Marvellous Marble - Villa Naarden

Marvellous Marble - Villa Naarden

When you glance at the marble counter from the dining area, it looks as if it has been hewn from a rock. It’s not until you look at it from the other side that you realise it’s not a massive monolith, but a marble worktop and a skilfully mounted stone cladding for the kitchen units. In addition to the natural stone itself, the BORA Pure cooktop system is another reason why this astounding optical illusion works so well. It is so discreet that the stone can really make a statement.

Photo credit:

Kitchen design: Eginstill, www.eginstill.com

BORA Pure induction cooktop with integrated cooktop extractor

Photos: Patrick van Riemsdijk

The word ‘marble’ comes from the ancient Greek term ‘marmaros’, which means ‘shiny’. After all, the shiny surface that emerges after polishing is characteristic of this precious natural stone. Marble can be found in a broad range of colours and patterns in the world’s quarries. It comes in shimmering shades of red, green or even blue, or (in the case of this kitchen) in silver, shot through with dark, almost-black veins as a contrast. It’s therefore little wonder that this stone is appropriately named ‘Silver Roots’. The owner of the property, a design enthusiast and interior designer, Anouk van den Brink, who presents her ideas and designs to a growing audience on her Instagram blog Sala_interior, wanted this specific type of marble for her new kitchen – as an elegant eye-catcher in an otherwise very sober setting.

So the designers from Eginstill – a group of artisans from Amsterdam with a penchant for timelessness – employed a trick: they gave the wild-textured stone the perfect stage by ensuring that the rest of the kitchen was extremely discreet and understated. The kitchen units therefore feature handleless, dark-stained oak fronts and all of the appliances have black fronts. This makes the marble and oak shine through in an incredibly warm and natural ambiance.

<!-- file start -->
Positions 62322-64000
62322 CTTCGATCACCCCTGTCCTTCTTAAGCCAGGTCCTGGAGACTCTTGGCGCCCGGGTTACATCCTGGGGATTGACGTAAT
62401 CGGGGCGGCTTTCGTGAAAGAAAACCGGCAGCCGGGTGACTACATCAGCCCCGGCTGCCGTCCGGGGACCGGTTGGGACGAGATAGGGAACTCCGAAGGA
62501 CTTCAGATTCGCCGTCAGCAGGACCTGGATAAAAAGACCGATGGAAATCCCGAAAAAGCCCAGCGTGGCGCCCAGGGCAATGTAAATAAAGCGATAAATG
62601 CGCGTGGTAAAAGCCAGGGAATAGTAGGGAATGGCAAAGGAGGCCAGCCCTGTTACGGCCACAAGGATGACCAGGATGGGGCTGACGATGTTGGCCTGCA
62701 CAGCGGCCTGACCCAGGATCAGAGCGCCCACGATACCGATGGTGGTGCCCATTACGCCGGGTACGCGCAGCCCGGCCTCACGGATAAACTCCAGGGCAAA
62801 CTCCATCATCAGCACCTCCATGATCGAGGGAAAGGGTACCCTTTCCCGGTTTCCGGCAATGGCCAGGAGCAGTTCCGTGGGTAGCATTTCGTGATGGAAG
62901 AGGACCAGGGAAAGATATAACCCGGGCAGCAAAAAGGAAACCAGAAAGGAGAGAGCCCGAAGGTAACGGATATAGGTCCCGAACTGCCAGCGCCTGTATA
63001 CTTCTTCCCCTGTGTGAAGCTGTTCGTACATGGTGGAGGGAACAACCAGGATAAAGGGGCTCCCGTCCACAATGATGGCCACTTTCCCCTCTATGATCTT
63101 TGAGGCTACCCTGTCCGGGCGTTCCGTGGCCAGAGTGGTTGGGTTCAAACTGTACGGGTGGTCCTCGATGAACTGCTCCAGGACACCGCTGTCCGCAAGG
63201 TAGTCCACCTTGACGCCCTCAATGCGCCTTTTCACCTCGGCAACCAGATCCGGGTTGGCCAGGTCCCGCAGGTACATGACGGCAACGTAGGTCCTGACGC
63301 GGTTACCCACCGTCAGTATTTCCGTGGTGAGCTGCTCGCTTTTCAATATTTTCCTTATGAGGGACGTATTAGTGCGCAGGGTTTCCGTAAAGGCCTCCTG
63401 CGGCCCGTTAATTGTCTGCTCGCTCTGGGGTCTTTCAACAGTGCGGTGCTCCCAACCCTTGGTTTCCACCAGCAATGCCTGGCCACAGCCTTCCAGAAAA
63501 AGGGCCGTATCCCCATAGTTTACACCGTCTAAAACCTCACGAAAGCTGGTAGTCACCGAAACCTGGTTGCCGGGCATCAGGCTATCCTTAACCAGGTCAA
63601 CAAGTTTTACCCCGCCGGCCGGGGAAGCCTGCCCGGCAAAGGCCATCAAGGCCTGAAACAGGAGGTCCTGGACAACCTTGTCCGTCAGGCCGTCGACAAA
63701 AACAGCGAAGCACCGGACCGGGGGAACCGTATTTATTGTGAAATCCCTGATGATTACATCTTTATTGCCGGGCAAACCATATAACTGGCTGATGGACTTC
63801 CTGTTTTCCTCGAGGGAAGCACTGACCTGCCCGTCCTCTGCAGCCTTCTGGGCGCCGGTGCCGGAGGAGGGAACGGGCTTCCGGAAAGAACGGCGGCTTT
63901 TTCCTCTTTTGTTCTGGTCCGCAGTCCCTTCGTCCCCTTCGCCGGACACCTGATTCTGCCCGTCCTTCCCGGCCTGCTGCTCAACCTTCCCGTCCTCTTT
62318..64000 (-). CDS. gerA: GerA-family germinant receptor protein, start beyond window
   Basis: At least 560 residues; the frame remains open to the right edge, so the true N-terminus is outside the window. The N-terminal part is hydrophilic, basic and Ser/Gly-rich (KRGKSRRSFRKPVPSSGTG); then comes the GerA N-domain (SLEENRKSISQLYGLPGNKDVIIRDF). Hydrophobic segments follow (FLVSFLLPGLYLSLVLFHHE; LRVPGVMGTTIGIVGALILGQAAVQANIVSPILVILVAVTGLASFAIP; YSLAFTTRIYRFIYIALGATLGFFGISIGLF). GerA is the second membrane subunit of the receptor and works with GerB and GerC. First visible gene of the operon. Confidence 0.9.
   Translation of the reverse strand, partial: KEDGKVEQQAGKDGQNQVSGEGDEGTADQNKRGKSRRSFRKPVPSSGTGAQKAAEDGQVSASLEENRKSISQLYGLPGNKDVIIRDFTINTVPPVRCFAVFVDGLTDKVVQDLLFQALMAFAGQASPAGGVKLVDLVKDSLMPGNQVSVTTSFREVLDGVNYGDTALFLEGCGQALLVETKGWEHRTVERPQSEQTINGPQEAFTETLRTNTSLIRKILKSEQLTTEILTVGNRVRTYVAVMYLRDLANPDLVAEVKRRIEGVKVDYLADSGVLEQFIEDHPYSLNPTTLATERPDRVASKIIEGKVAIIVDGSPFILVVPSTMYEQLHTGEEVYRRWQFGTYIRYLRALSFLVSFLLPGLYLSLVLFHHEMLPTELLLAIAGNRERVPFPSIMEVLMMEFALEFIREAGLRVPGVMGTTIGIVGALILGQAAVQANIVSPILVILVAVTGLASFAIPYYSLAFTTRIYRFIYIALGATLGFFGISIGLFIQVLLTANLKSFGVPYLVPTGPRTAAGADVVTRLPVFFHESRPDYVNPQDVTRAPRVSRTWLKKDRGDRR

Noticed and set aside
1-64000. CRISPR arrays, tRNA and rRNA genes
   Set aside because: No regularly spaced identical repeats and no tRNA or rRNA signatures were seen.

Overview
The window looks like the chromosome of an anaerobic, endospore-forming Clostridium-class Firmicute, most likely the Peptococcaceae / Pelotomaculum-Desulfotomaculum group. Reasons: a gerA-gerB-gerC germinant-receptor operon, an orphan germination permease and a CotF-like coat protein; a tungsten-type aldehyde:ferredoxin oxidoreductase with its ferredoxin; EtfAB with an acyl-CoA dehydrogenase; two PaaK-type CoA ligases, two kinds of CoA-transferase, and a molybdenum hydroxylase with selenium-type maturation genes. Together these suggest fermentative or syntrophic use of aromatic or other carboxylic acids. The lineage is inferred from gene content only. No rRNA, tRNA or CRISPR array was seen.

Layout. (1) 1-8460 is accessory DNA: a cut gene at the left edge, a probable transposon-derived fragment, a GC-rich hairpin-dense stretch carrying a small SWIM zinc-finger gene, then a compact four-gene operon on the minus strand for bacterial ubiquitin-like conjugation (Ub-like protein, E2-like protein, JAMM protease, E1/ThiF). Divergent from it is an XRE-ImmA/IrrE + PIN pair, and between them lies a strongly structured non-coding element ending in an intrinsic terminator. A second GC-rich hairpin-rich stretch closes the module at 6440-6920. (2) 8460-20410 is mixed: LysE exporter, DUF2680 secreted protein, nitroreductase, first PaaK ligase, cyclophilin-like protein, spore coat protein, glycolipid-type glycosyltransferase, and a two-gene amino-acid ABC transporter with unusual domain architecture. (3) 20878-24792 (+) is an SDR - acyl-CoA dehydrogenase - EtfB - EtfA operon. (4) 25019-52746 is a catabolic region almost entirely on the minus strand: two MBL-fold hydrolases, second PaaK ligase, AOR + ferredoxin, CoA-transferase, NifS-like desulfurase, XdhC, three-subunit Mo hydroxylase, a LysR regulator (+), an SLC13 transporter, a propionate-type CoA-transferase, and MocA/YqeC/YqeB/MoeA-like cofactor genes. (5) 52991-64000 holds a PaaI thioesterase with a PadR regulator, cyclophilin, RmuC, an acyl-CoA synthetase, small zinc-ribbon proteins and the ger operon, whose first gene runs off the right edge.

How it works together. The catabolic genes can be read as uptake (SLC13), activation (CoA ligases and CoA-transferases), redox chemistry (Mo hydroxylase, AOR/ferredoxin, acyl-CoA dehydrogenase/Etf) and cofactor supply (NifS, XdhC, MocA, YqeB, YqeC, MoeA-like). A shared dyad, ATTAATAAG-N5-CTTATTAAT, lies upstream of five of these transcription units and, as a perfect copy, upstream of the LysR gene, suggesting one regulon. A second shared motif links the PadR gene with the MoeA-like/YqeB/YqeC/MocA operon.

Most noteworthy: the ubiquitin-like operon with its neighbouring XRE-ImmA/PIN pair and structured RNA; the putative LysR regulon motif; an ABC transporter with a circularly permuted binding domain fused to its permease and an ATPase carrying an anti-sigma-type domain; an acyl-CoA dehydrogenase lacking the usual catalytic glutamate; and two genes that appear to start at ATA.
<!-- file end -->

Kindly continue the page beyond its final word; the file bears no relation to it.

Cooking on a stone block

The marble panels around the island-like counter, which looks as though it’s made from one piece from the dining area, deliberately create the optical highlight of the kitchen. The BORA Pure cooktop with integrated downdraft extractor appears to blend into the shiny marble surface of the kitchen island as it sits completely flush in the stone surface. The cooktop controls are almost invisible in standby mode, and it takes a second look to realise that the stone block is actually there to cook on.

Marble evolves

As a natural material, marble ages over time. Even though the surface of marble worktops is generally treated to make it more resilient, the stone is still prone to staining. Fruit acids in particular, but also other liquids can leave traces if they aren’t wiped away fast enough. Scratches and stress marks are also inevitable to some extent over the years. This forms the typical marble patina. But if the marks get too much, you can always have your natural-stone worktop polished at any time. Once it has been treated, the marble then looks as good as new again. Yet another reason why this premium, timeless natural material is currently all the rage in kitchens.

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